Post-fire forestry management improves fruit weight and seed set in forest coppices dominated by Arbutus unedo L.

Lídia Quevedo, Xavier Arnan, Anselm Rodrigo

Research output: Contribution to journalArticleResearchpeer-review


© 2015 Elsevier B.V. In Mediterranean ecosystems, post-fire forestry management practices are often used to improve forest structure and to reduce the risk of fire in coppices of resprouting species. Such practices enhance tree growth (i.e., height), probably because they release resources. On the one hand, resource release may stimulate reproduction. On the other hand, tree species that are regenerating after a fire may already face a delay in reproduction, and this delay may be lengthened if species mainly invest these additional resources in growth. Within this theoretical framework, it is poorly understood how different forest management practices affect the reproductive abilities of forest species. In this study, we analyzed the effect of two post-fire forestry treatments (selective thinning of resprouts and selective thinning of resprouts plus understory clearing) on a Mediterranean coppice dominated by the resprouter species Arbutus unedo L.; in particular, we examined how the treatments affected this species' reproductive ability (flower and fruit production at the tree and stand level, as well as fruit characteristics). Our results show that the treatments had no effects on the number of flowers and mature fruits per individual. Meanwhile, mature fruit dry mass and seed set were greater in plots that had been both thinned and cleared than in control plots and plots that had only been thinned. This pattern was reversed for seed abortion rate: it was lower in plots that had been thinned and cleared. The dry mass of developed seeds did not differ among treatments. At the stand level, the percentage of strawberry trees that flowered, the percentage of strawberry trees that bore fruit, the dry biomass of mature fruits per hectare, and the number of developed seeds per hectare were not affected by these treatments. Other studies have shown that these two forest management practices can improve the vertical and horizontal structure of A. unedo coppices that are regenerating post fire; this study demonstrates that selective thinning does not modify the species' reproductive success and, such practice when combined with understory clearing might enhance it. Consequently, these forestry practices might ensure the natural regeneration of populations of this species, as well as the availability of food for local fauna. It is thus highly recommended that such practices be used to manage coppices dominated by resprouter species following fire, especially in situations where the growth of the forest canopy has stagnated and/or reproduction of forest species has been delayed.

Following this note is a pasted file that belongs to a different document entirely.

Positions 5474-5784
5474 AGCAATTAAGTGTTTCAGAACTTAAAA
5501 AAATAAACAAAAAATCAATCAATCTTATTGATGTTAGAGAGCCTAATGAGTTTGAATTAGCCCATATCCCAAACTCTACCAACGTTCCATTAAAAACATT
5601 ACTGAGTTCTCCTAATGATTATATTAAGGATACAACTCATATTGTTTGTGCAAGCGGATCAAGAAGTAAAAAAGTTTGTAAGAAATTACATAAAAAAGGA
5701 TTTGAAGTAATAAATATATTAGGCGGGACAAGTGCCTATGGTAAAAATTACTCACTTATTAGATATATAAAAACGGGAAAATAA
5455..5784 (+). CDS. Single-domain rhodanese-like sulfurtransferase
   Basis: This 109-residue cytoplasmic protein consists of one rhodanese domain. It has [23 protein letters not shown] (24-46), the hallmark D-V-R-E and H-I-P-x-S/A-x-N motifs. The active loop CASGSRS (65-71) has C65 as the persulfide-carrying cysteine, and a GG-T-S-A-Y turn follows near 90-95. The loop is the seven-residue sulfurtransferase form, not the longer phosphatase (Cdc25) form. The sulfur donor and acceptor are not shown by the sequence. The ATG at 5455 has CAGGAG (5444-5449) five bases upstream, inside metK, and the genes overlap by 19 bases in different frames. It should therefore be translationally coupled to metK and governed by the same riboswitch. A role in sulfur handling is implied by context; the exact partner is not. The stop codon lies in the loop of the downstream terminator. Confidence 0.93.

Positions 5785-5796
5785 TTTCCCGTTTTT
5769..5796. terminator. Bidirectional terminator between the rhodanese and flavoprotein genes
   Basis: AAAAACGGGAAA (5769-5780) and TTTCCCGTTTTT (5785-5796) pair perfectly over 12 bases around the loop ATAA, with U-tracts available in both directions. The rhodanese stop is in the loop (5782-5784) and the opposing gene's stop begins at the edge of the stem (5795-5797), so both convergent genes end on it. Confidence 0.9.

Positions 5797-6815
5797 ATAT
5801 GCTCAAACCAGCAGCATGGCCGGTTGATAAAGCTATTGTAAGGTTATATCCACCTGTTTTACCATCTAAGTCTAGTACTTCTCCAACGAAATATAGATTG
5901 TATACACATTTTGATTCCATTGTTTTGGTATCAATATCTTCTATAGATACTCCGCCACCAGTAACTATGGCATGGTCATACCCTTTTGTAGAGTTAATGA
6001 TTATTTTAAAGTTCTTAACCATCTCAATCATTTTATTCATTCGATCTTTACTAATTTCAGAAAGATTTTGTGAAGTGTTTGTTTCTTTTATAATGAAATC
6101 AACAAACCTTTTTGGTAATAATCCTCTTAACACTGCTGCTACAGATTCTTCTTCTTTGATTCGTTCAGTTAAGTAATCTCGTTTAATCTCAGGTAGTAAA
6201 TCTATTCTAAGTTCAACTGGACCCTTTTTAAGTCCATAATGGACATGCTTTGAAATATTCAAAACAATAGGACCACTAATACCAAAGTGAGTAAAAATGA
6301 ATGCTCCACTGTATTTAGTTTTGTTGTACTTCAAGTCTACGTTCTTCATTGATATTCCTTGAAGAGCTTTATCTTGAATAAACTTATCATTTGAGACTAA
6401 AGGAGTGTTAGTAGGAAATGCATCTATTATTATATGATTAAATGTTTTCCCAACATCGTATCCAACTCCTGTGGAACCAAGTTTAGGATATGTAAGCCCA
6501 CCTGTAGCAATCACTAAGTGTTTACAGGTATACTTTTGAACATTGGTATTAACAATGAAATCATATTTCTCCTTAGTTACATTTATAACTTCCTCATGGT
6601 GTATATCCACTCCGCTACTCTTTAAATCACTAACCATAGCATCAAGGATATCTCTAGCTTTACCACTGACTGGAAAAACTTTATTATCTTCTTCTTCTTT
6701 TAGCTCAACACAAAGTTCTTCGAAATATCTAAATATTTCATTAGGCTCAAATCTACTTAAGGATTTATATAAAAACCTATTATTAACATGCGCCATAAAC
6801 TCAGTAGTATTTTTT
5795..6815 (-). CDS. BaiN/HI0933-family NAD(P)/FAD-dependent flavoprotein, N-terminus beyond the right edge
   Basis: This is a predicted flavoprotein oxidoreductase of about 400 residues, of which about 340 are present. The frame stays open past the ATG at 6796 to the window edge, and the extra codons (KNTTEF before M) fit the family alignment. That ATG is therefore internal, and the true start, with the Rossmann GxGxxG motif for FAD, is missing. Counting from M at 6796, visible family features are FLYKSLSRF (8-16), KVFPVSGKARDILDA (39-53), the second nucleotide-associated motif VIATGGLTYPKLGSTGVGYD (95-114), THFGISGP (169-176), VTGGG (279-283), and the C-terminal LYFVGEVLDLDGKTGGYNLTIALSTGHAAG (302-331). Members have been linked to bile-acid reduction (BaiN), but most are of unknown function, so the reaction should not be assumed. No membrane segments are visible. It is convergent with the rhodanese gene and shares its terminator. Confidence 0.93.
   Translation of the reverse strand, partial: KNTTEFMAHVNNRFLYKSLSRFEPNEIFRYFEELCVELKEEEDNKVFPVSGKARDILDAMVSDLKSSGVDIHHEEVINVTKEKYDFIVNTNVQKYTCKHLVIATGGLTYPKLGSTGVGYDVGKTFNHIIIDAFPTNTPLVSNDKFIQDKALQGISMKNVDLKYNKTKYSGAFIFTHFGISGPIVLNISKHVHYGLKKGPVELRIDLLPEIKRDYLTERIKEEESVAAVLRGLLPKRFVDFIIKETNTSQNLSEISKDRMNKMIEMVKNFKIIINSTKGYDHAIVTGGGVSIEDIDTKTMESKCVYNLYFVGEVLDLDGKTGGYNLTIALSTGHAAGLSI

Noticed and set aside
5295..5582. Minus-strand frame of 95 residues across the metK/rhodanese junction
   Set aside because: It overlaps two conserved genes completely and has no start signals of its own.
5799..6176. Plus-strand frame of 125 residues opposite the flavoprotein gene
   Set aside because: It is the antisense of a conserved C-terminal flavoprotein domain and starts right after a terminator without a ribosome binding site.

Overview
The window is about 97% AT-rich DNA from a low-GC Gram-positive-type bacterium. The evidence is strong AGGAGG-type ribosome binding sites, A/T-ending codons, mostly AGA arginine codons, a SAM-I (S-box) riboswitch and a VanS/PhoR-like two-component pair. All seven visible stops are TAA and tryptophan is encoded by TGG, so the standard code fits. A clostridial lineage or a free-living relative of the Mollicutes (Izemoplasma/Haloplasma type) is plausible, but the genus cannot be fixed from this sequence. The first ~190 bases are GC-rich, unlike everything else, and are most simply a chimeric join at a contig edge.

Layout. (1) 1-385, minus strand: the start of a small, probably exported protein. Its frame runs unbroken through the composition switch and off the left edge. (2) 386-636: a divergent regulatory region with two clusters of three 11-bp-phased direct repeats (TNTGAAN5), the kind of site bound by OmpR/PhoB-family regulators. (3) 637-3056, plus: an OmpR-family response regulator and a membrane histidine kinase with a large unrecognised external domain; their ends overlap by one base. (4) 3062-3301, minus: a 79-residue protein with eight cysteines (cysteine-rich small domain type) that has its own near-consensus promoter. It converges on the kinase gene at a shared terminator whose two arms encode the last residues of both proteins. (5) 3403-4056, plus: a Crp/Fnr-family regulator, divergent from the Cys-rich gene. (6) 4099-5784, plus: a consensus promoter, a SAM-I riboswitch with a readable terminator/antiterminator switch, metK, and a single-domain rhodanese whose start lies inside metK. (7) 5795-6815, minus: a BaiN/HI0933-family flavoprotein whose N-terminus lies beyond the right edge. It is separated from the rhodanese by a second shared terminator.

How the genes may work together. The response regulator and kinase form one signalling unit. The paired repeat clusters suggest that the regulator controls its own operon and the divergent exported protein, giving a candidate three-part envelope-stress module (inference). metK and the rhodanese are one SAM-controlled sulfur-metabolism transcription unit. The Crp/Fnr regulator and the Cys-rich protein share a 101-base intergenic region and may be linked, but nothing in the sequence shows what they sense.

Original languageEnglish
Pages (from-to)65-72
JournalForest Ecology and Management
Publication statusPublished - 1 Jun 2015


  • Flower production
  • Fruit production
  • Mediterranean
  • Selective thinning
  • Strawberry tree
  • Understory cleaning


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